Game Time: 7:00 p.m. TV: CSNNW
When the 2010-11 season started the Portland Trail Blazers were supposed to contend for one of the top spots in the Western Conference and plow deep into the playoffs. In a conference packed tight with good-to-great teams every game was crucial for a team casting covetous gazes at premium playoff seeds. Game 1, Game 8, against the Mavericks, Timberwolves, or Clippers, they all mattered, as any one of them could have proved the difference between home court and a premature exit from the post-season.
Fast-forward about a month and a half. Greg Oden, on the brink of returning, chips his way through another knee and takes on his second microfracture surgery. Brandon Roy's knees are diagnosed as Twinkies without the filling and he takes a seat for months. Joel Przybilla, slated to return six months earlier, makes his way back playing at 70% of normal speed and 3% of normal vertical leap ability. Marcus Camby goes down. The team resides in perpetual limbo, sitting in a bus stop of pain as those once-graspable high seeds zoom by like so many Lamborghinis. Even when the old Greyhound is ready to board you know it's not getting there fast enough. Compared to the outlook at the start of the season, no games matter. Beating Denver, L.A., Houston...all victories become short-lived respites in a backwash of woe and mediocrity.
Much like chronically ill patients, the Blazers have now adjusted to their new normality. Nobody expects a #1 or #2 seed. The focus is climbing as high as possible in the lower rungs, trying to find a semi-favorable playoff matchup that gives a ghost of a chance of pulling a Game 6 at least, if not a Game 7 and a long shot at advancing. The sights are now set firmly on a handful of teams: Denver, Utah, New Orleans, Oklahoma City. Every game impacts the standings but games against those teams count more.
The Hornets are in town tonight. It's game 56 of 82. The road to the playoffs has taken shape. Welcome to the first really significant game of the 2010-11 season.
While the Blazers have been playing reasonably well lately behind the beast-o-matic production of LaMarcus Aldridge with occasional help from a guard or two, the 33-24 Hornets have been in free fall. They've dropped 8 of their last 10, bowing to such NBA luminaries as New Jersey, Minnesota, Washington, Sacramento, and most recently the Golden State Warriors. They've topped 100 points twice in that stretch, both times in losses. They've held opponents below 100 three times, accounting for their two wins and a loss to Chicago. Checking my Basketball Basics textbook the equation goes like this:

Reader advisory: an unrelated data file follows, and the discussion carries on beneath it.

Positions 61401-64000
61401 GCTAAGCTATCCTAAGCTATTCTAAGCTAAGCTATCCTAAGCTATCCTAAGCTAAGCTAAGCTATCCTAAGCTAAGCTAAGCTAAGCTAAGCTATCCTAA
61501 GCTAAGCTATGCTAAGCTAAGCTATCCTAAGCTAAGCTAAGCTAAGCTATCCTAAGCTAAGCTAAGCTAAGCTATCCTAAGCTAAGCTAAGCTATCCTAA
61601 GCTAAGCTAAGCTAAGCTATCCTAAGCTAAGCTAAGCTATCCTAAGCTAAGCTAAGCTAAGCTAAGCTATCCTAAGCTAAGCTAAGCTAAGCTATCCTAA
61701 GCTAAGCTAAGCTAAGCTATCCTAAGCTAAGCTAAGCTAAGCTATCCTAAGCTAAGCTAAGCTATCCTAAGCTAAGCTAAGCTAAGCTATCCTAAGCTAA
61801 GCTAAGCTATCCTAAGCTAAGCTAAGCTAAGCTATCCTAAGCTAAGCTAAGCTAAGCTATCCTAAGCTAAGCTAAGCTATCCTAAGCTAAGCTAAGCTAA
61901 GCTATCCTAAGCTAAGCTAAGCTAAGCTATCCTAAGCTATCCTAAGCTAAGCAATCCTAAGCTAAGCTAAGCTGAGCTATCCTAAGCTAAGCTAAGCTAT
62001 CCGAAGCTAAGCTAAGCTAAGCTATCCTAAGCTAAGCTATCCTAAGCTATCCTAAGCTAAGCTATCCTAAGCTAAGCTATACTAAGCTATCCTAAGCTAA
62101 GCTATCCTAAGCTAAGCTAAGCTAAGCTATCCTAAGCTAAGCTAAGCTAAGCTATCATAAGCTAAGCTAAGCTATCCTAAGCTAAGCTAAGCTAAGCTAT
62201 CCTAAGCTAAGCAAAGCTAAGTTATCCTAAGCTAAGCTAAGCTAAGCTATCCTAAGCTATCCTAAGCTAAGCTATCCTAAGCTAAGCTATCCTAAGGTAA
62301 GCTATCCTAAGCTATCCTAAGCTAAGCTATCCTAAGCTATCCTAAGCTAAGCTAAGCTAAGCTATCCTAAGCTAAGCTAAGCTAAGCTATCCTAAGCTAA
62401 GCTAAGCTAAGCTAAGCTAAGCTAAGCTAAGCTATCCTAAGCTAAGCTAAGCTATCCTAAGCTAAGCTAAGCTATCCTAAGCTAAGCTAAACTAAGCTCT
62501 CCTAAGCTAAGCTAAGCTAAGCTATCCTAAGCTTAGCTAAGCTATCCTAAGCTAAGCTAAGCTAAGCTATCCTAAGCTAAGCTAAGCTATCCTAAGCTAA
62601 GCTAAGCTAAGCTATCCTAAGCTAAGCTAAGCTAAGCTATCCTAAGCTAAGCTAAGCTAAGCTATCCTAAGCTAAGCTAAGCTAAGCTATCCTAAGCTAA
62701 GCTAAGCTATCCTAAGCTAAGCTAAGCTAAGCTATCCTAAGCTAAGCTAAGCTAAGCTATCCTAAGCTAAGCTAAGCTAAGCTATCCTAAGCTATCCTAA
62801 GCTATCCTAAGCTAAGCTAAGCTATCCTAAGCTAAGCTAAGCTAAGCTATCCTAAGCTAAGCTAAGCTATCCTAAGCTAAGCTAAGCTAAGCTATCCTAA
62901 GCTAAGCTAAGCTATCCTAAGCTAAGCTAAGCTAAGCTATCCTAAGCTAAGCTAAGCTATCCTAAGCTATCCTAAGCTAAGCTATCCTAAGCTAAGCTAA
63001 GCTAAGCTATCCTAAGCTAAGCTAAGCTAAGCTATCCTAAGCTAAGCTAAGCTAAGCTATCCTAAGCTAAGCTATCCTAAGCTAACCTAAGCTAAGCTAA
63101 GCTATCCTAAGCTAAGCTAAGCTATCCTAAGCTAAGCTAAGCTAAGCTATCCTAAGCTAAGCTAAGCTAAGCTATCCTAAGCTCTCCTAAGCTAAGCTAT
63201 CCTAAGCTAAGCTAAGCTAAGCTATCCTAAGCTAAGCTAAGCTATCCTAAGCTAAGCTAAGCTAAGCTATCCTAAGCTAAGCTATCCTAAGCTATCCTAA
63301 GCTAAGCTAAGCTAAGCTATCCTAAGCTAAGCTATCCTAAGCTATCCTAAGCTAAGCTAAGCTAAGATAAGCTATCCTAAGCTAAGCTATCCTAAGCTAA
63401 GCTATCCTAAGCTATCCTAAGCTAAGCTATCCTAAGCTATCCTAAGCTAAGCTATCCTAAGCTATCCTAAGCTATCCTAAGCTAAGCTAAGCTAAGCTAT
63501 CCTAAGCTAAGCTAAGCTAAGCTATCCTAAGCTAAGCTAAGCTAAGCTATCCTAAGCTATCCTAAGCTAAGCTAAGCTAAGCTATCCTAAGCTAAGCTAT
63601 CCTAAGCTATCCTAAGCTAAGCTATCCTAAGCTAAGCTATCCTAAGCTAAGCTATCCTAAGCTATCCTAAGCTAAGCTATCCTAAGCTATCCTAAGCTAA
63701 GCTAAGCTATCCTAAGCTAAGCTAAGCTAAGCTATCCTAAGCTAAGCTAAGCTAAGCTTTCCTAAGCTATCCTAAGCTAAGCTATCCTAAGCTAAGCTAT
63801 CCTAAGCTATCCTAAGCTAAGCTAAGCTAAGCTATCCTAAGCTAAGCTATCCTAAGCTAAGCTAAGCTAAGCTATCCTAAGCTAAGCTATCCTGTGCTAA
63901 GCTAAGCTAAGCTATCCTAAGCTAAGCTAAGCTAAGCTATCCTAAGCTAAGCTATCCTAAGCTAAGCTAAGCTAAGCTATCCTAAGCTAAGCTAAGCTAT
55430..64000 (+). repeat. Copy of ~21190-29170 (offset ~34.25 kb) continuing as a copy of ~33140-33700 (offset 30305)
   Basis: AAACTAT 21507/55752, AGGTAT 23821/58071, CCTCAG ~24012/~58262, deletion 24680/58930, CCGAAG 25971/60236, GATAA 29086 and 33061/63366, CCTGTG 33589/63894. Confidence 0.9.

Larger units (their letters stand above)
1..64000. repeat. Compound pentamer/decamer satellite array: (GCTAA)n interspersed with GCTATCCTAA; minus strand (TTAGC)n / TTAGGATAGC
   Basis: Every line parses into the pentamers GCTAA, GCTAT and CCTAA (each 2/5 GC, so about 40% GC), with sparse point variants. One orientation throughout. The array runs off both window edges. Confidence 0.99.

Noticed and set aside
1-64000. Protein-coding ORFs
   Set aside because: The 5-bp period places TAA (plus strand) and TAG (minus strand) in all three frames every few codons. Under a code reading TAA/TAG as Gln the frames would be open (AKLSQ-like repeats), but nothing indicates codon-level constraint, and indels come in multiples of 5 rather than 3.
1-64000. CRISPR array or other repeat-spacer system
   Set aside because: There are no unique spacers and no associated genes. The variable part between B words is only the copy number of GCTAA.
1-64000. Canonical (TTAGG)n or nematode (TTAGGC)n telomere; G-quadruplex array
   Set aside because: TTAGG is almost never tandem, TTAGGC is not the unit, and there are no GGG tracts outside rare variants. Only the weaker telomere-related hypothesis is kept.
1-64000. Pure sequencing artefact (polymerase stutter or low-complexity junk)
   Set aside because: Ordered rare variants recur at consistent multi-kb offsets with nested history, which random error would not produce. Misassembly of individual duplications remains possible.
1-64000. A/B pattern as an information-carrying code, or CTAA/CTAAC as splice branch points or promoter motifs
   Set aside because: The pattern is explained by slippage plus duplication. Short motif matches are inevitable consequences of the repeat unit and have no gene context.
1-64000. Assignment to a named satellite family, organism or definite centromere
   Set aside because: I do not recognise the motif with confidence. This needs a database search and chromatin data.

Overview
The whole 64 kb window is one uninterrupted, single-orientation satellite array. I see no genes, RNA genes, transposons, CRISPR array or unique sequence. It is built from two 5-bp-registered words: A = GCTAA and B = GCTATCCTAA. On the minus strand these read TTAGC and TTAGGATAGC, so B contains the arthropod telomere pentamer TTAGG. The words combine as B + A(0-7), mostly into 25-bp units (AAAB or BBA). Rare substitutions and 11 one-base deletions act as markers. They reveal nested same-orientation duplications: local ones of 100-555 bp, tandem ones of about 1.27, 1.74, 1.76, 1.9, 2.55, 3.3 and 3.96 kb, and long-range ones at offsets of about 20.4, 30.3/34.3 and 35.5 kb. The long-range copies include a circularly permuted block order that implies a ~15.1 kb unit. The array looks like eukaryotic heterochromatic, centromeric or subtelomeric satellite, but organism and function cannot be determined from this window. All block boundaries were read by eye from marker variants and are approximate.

L(o) + L(d) = YNWM
For the lay folks among us, that's Lack of Offense + Lack of Defense = You No Win Much.
Take that Hollinger.
Chris Paul is having a nice enough season at 16.5 points and 9.7 assists per game along with 48% shooting from the field, 44.3% from the arc, and 90% from the line. With anyone else you'd be ecstatic over those numbers. But they're well off his All-Deity pace of a couple years ago. In truth his points and assists are down on a per-36-minute basis from last season (down a ton from 2008-09) as are his shooting percentage and field goal attempts. He's still a game-changer but he's not a game-breaker most nights. He's topped 20 points only once in the last 8 games, many of those against defensively-challenged teams. His shooting has bordered on abysmal. He just doesn't look the same.
Forward David West has been doing quite well this year at 19.0 and 7.7. Center Emeka Okafor has also contributed, but he's out due to injury. This has left Aaron Gray starting at center. If you're asking, "Wait, didn't she star as the deliciously lovely Colonel Wilma Deering on the 70's remake of Buck Rogers?" give yourself a pat on the head and a big old "Bee-dee-bee-dee", but you're wrong. That Erin Gray spelled her name differently. This guy rebounds kind of like her but looks a lot worse in full-length spandex. Small forward Trevor Ariza has returned from an ankle injury but somewhere along the line he started believing his own free agent press clippings and has become as much of a chucker as a defender. He shoots 38.8% from the field, 28.4% from the arc but takes only 1 less shot per game than Paul does.